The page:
The_Water_Initiative_032607 - The Water Initiative™ A...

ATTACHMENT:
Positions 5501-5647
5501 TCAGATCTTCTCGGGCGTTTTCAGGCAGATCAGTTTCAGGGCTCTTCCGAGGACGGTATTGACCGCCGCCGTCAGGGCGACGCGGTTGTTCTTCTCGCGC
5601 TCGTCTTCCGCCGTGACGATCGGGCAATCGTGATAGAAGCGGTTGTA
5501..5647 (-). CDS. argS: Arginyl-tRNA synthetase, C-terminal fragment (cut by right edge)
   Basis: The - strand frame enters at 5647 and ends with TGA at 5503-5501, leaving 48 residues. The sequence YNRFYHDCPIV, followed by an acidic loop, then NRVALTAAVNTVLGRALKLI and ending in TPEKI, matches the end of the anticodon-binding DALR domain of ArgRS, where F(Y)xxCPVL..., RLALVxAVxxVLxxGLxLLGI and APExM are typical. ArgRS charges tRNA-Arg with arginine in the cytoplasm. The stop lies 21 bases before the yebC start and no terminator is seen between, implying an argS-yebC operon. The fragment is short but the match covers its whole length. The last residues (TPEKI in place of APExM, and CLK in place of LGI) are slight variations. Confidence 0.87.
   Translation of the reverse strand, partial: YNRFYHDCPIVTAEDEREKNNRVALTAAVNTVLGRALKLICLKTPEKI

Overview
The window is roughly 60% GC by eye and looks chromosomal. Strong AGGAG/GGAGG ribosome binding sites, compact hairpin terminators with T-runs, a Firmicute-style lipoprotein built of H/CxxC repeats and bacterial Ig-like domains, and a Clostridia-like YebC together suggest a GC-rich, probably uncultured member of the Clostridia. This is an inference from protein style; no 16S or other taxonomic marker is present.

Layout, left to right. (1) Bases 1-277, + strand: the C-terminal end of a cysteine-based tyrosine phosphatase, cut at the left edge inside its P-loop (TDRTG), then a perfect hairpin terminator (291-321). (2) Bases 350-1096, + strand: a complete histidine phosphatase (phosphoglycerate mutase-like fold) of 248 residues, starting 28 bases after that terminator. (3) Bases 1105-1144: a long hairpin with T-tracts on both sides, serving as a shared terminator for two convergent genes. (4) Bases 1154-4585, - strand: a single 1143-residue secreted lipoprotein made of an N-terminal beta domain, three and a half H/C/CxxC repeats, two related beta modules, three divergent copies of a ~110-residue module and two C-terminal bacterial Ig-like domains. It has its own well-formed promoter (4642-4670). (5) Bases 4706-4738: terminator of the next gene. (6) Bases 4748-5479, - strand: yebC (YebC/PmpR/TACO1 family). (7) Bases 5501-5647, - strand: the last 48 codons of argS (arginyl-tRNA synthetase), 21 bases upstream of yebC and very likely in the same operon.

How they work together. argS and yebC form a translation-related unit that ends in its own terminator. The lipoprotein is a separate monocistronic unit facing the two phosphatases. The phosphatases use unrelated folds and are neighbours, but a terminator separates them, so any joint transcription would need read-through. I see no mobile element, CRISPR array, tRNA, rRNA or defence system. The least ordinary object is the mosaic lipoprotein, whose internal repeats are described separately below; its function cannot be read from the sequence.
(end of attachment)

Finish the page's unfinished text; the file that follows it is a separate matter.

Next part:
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Unformatted text preview: The Water Initiative™ A Strategic Framework CONFIDENTIAL AND PROPRIETARY INFORMATION Prepared by McGovern Capital, LLC “Catch the Current ” ® October 6, 2009 October OVERVIEW October 6, 2009 October • Currently, nearly TWO BILLION people lack access to safe drinking water (“potable” water). • With global consumption of water doubling every twenty years, the global rate of potable water consumption is growing at TWICE the human population growth rate. October 6, 2009 3 • THIRTY­ONE countries face chronic drinking water shortages today. • By 2025, it is expected that FORTY­ EIGHT countries will face potable water shortages affecting nearly three billion people. October 6, 2009 4 • DISASTER RECOVERY efforts always require immediate access to potable water: – Hurricane Katrina – December, 2004 Pacific Tsunami • Longer term, GLOBAL CLIMATE CHANGE and resultant erratic weather patterns may indeed make containment of fresh water even more unmanageable. 5 October 6, 2009 Freshwater Availability (by year) 100.0% 90.0% 80.0% 70.0% 60.0% 50.0% 40.0% 30.0% 20.0% 10.0% 0.0% 92.0% 88.0% 63.0% 58.0% 26.0% 11.0% 5.0% 3.0% 6.0% 4.5% 1. 5 % 24.0% 18.0% 1995 2005 2025 2050 Year Relative Sufficiency Stress Scarcity Insufficient Data This chart shows the percentage of countries worldwide that, absent natural disasters, have sufficient amounts of freshwater, experience freshwater stress, and have scarce amounts of freshwater. As shown by the Pacific tsunami and Hurricane Katrina, all bets are off even in the event of natural disasters. In 2005, 4.5% of all countries faced water scarcity. That number will be up to 11% by 2025 and 18% by 2050. October 6, 2009 6 • Water today: four hundred billion dollar ($400,000,000,000) global business. • ’02 ­ ’05: Investors contributed an insignificant one hundred sixty five million dollars ($165,000,000) of private capital focused on water purification and management.* * In fact, of this $165 million in investment funds it is very likely that not all of it was devoted to new technologies to bring fresh potable water to people in need of it. It is likely that at least some of the funds were devoted to the improvement of old technologies in the current inadequate delivery systems in place (i.e. U.S. municipal water treatment plants). October 6, 2009 7 • The current and accelerating world water crisis presents a HUGE OPPORTUNITY. • The absence of private capital in the water sphere is directly related to the lack of visionary skills needed to identify, assimilate and piece together the patchwork of available technologies to solve the world’s potable water problem. October 6, 2009 8 • Waterborne diseases (“WD”) kill • • • approximately five thousand (6,000) children a day (one child dies every 15 seconds). Two million (2,000,000) children per year die from WD. It is estimated that fifty percent (50%) of the world’s hospital beds are occupied by victims of WD. 50% of all people in Developing Countries die of WD. 9 October 6, 2009 Causes of Death Among Children Under 5 Years Old Worldwide 2000-2003 13% 19% Acute repiratory infections Diarrheal Diseases (post-neonatal) HIV/AIDS Malaria 17% 37% 3% 4% 8% Measles Neonatal causes Other Between 2000 and 2003, 17% of all children under the age of 5 died due to diarrheal diseases. The only causes of death that were higher than that were Neonatal causes and Acute Respiratory Infections. Yet, investor dollars and charitable dollars in less prevalent diseases have dwarfed the invested capital in potable fresh water. October 6, 2009 10 THE OPPORTUNITY October 6, 2009 October The crisis makes a compelling case for a multidisciplinary team of professionals dedicated to the mission of delivering breakthrough, affordable and safe drinking water. The Water Initiative™ (TWI) is that team. October 6, 2009 12 The Water Initiative™ Bridge to Effective Water Solutions Research & Development Community: Facilitator Non-Industrial Applications: Local Partners: Go to Market Iterations Aggregator of IP The Water Initiative (TWI) $ Return Core Products Iterations Iterations $ Products at Cost Non-Profit: “Hardware” For Profit: “Software” Non-Profit: Awareness Programs/ Communications Plan October 6, 2009 13 TWI ITERATIVE PROCESS: • • • • • • • Capture feedback from the Marketplace Engage local Partners to Define Needs Adapt to Changing Market Conditions Profile Market Needs and Commonalities Match/Adapt Technologies with local Realities Remain Objective and Agnostic Create VALUE for all Stakeholders 14 October 6, 2009 • TWI’s ability to identify potential breakthrough water technologies; rigorously evaluate them; identify complementary technologies; secure the necessary intellectual property rights, where applicable; and to recommend and implement the most comprehensive total solution is unparalleled. already identified by TWI, there will be many more. one another … therefore, a collaborative approach is key. and may indeed require multi­faceted solutions. • In addition to many early stage water technologies • Each new technology is potentially complementary to • In short, the potable water crisis has many dimensions October 6, 2009 15 • For a filter to be effective against WD it must Tech Fact Checklist M C S have ALL of the following characteristics: – M – Comprehensive MICROBIOLOGICAL – C – low COST to produce and sell so that those poor people most affected can afford (hopefully as low as between $1.00 and $2.00 per month – change in their pockets). – S – Device must be able to SENSOR/monitor its own effectiveness so that the user is aware that the device is working and when it stops working. 16 protection against virtually all bacteria, viruses, and other organisms/particles. October 6, 2009 • TWI focuses initially on “non­industrial” water purification and filtration space and will provide the best (efficacy and value) water solutions for villages, hospitals, schools and households. October 6, 2009 17 THE TWI STRATEGIC VISION October 6, 2009 October AGGREGATE COMPLEMENTARY WATER TECHNOLOGIES AND GO­ TO­MARKET WITH VALUE CREATING CORE PRODUCTS. October 6, 2009 19 • TWI’s team is EXPERIENCED in and has EXTENSIVE CONTACTS in the layers of expertise needed to rollout breakthrough technologies. • Building on its extensive INTELLECTUAL PROPERTY EXPERIENCE and TECHNOLOGY LEADERSHIP role in materials science and ‘nanotechnology’, TWI will launch an extensive review of current and soon to be available technologies, which provide meaningful solutions to the world water crisis. 20 October 6, 2009 • Dozens of different technologies have been identified and are being evaluated. October 6, 2009 21 Carafe­Like Structure Hardware (Razor) October 6, 2009 22 “Software System” Prefilter Micron ­ big particles ­ cluster of bacteria Filter: (hydrophilic) bacteria & virus intercepted and killed (silver compound) Activated Carbon (final “wash”) Sensor Carbon Filter: Fail­Safe: October 6, 2009 23 • TWI’s current vision is that it is also most likely that many of these technologies will be from MATERIALS SCIENCE and NANOTECHNOLOGY, where the TWI team has unique capability. • Nanotechnology is a natural solution to the potable water problem given the size of organisms that infect millions of adults and children per year. October 6, 2009 24 •Working technological solutions to the potable water crisis must be small – VERY SMALL. Bacteria are generally on the micron scale while viruses are generally on the nanometer scale. Indeed, polio viruses can be as small as 25 nanometers. * * A nanometer is one billionth of a meter. To illustrate the smallness of the realm we are discussing, a water molecule is less than one nanometer; and a human hair is approximately one hundred thousand nanometers wide. A micron is 1,000 times the size of a nanometer; 1/25,400ths of an inch; and a beach sand grain is usually from 100 to 2000 microns in size. October 6, 2009 25 • The Water Initiative™ is designed to provide a vehicle to: Identify, EVALUATE and FACILITATE available technologies (“diamonds in the rough”) with the potential of economically solving significant aspects of the potable water crisis, in essence become the database and expert organization for “Window on Water™” solutions to the potable water crisis; ACQUIRE, license, and create complementary and proprietary potable water technologies most suited for given problems and/or regions; OVERSEE and EXECUTE the DISTRIBUTION of core products; COLLABORATE to complement/enhance solutions in all sectors, such as applications for both fresh water purification and desalinization pumping; and In the long term, become the WORLD’S expert and LEADING BRAND(S) in water, providing GOODS AND SERVICES, including without limitation programs, consulting services, awards, and most importantly, products which will be known worldwide for their quality and expertise in analyzing, understanding and solving the world’s drinking water issues. • • • • October 6, 2009 26 The Water Initiative™ Bridge to Effective Water Solutions Research & Development Community: - Universities - Corporations - Entrepreneurs - Laboratories - Governments Facilitator - Commercial Feasibility - Provide $ and/or Stock Non-Industrial Applications: Core Products Iterations Aggregator of IP - Licenses - Acquisitions - Joint Ventures $ Products at Cost The Water Initiative (TWI) $ Return - Household Point of Use (POU) - Hospitals - Schools - Small Iterations Communities up to 50,000 persons Local Partners: - Distributors - Local Companies - “Best of Breed” to achieve Iterations effective market penetration Go to Market - Foundations - Governments - Family Offices Non-Profit: “Hardware” - Individuals - Corporations - Private Equity - Governments For Profit: “Software” Non-Profit: Awareness Programs/ Communications Plan October 6, 2009 27 THE CURRENT STATE OF THE ART Pros Cons Boiling • Kills bacterial, parasitic & viral causes of diarrhea. Effective against most pathogens. • • • • • • • • • • • • • • • • • • • • • Expensive. Energy intensive. Ineffective against particulate matter. Ineffective against chemical pollutants. Dangerous pathogens are resistant to existing chemical treatments. Ineffective against chemical pollutants. Risks to environment. Risks to end-user. Requires bulky supplies of chemicals must be transported, stored, and used. Ineffective against many pathogens. Ineffective with turbid (i.e. muddy or cloudy) water. Ineffective against chemical pollutants. Ineffective against particulate matter. Ineffective against chemical pollutants. Very complicated to implement. Very expensive to implement. Requires power source, such as electricity or batteries. Produces small quantities of water compared to amounts realistically needed. Effectiveness varies greatly depending upon elements of the filter such as pore size and filter composition. Ineffective against many submicron pathogens and microorganisms. Over time, filters become contaminated allowing unfiltered, contaminated water to pass through to user. Chemical Disinfection • Solar • • • Simple. Low-cost. Effective against many pathogens. Ultraviolet Filtration Devices • Can be effective against particulate matter and chemical pollutants. October 6, 2009 28 • NGO Partner – Sponsor and plan conferences – Sponsor and plan “think tank” meetings – Liaison between TWI and NGO and government organizations • TWI Media October 6, 2009 29 MANAGEMENT October 6, 2009 October The Water Initiative™ Team: • TWI is building a world class team who will enable it to – – – – – – Commercial Research and Development; Academic Research and Development; Government and Philanthropic (NGO); Intellectual Property Management and Protection; Business Marketing and Overall Global Operations; and Social Marketing and Public Relations. achieve all of its goals. These team leaders must be multi­disciplinary and provide complementary skills in the following fundamental areas of execution: October 6, 2009 31 Current Core Management Members: • McGovern Capital (Team Aggregator). • Kevin McGovern, McGovern Capital, CEO & TWI Team • • • • • • • • Captain. Quincy Jones – Honorary Chairman. Pat Garner. Stuart L. Hart. Gene Fitzgerald. Brian Foley. Jarrett McGovern. Phil Minasian. Michael Racanelli. October 6, 2009 32 TWI RESEARCH AND DEVELOPMENT October 6, 2009 October • TWI is RECRUITING a leading cross discipline (materials science and nanotechnology) TEAM who will drive TWI’s research and development program in conjunction with outside ‘WORLD CLASS’ technology ADVISORS as needed. 34 October 6, 2009 • The TWI technology team will include representatives • from the international commercial and academic community. They will have expertise from areas such as: – Nanotechnology (including nanofiber and nanoporous technology); – Nanoporous and Nanofiltration; – Filtration Science; – Monitoring and Sensor Technologies; – Materials Science; – Microbiological Interception (bacterial and viral); – Non­Industrial and Personal Scale Delivery Systems and Design; and – Packaging and manufacturing sensors and quality control systems. 35 October 6, 2009 International Developments • • • • • • India Singapore Mexico Thailand Sweden Israel 36 October 6, 2009 Proposal October 6, 2009 37 Use of Initial Proceeds: • • • • • Due Diligence Research & Development Administrative Preliminary Studies & Misc. Media/Documentary/Programs October 6, 2009 38 Time Table • First 12 months: Due Diligence/Research and • • Development Next 12 months: Acquisitions, Licensing, Studies Next 2­5 years: “Go to Market” October 6, 2009 39 CAPITAL STRUCTURE • TWI currently anticipates two classes of ownership interests with certain rights as generally described below: – Investor Interests/Shares: Investor shares will have preferred distribution rights whereby the amount of their contributions will be completely returned before any other distributions are made by TWI. – Management Shares and Advisory Shares: Management Shares and Advisory Shares will not be entitled to any distributions until Investor Shares have been paid their preferred distributions. Thereafter, all distributions will be paid on a capital account/pro­rata basis to all shareholders. October 6, 2009 40 CONCLUSION • The global potable water crisis has many dimensions • and many potential solutions. Existing, already identified technologies solve some aspects of the problem; however, there are many other technologies to be evaluated to PROVIDE A COMPREHENSIVE SOLUTION to the world’s insatiable appetite for safe, drinking water. The Water Initiative™ will AGGREGATE COMPLEMENTARY TECHNOLOGIES and go to market with CORE PRODUCTS to solve and FACILITATE the manifold dimensions of the existing and impending world potable water crisis and serve an extraordinary humanitarian purpose in the process. 41 • October 6, 2009 The Water Initiative™ Bridge to Effective Water Solutions Research & Development Community: - Universities - Corporations - Entrepreneurs - Laboratories - Governments Facilitator - Commercial Feasibility - Provide $ and/or Stock Non-Industrial Applications: Core Products Iterations Aggregator of IP - Licenses - Acquisitions - Joint Ventures $ Products at Cost The Water Initiative (TWI) $ Return - Household Point of Use (POU) - Hospitals - Schools - Small Iterations Communities up to 50,000 persons Local Partners: - Distributors - Local Companies - “Best of Breed” to achieve Iterations effective market penetration Go to Market - Foundations - Governments - Family Offices Non-Profit: “Hardware” - Individuals - Corporations - Private Equity - Governments For Profit: “Software” Non-Profit: Awareness Programs/ Communications Plan October 6, 2009 42 ...